This report discusses the scope, magnitude, and root causes of the congestion/saturation problem as determined by a questionnaire survey of traffic engineering professionals and by an extensive set of personal and telephone interviews. In general, the root causes of congestion--as perceived by these practitioners--are founded in lack of alternate routes, in land use policies that generate the traffic patterns, and in vehicle-pedestrian conflicts that aggravate the situation. Measures of saturation were identified from a complete review of the relevant literature, a thorough analysis of candidate measures, and a program of field work via time-lapse photography. The results of this work were then used to define a set of appropriate measures and to develop definitions of the various levels of saturation. A range of treatments was studied via simulation--the UTCS-1 model simulator was used extensively--analytical methods, and some supportive fieldwork. The various candidate treatments and remedies are discussed in terms of three major categories: 1. Signal: Minimal-response signal policies. 2. Signal: Highly responsive signal policies. 3. Nonsignal: Other treatments in a signalized environment. This report also contains a set of guidelines developed for the treatment of traffic congestion on street networks. The guidelines provide both a tutorial and an illustrated reference in what techniques to consider and how to consider them systematically. /Author/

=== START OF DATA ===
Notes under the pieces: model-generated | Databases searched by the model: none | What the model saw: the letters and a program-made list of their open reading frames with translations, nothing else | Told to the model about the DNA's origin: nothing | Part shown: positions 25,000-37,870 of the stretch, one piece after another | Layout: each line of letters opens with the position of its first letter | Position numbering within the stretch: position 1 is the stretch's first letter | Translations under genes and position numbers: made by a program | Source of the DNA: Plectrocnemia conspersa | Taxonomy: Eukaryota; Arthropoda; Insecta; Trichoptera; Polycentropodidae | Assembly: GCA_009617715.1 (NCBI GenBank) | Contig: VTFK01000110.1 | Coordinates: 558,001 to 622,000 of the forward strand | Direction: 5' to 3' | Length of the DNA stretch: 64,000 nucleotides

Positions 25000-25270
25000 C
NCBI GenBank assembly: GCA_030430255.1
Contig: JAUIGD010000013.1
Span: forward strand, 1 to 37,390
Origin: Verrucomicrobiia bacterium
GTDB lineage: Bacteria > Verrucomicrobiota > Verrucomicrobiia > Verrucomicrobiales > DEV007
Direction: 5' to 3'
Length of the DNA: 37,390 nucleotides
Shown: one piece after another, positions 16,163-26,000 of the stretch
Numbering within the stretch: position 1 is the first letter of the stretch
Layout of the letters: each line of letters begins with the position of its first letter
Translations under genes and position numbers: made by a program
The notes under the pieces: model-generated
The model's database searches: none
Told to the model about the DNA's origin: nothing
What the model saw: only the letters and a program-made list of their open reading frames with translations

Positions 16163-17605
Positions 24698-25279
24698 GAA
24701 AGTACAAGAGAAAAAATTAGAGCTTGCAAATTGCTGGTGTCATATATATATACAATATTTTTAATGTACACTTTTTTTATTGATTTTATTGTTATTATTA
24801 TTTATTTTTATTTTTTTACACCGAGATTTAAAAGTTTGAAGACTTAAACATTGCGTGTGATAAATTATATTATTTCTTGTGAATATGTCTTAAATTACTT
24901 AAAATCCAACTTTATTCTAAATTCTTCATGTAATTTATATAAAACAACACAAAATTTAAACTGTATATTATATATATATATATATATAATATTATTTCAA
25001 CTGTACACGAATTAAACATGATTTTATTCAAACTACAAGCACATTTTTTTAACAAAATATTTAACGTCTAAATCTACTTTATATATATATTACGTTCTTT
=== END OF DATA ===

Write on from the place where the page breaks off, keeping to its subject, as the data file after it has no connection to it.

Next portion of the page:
Media Info

  • Features: Appendices; Figures; References; Tables;
  • Pagination: 152 p.
  • Serial:
    • NCHRP Report
    • Issue Number: 194
    • Publisher: Transportation Research Board
    • ISSN: 0077-5614

Subject/Index Terms

Filing Info

  • Accession Number: 00189501
  • Record Type: Publication
  • Files: TRIS, TRB, ATRI
  • Created Date: Apr 12 1979 12:00AM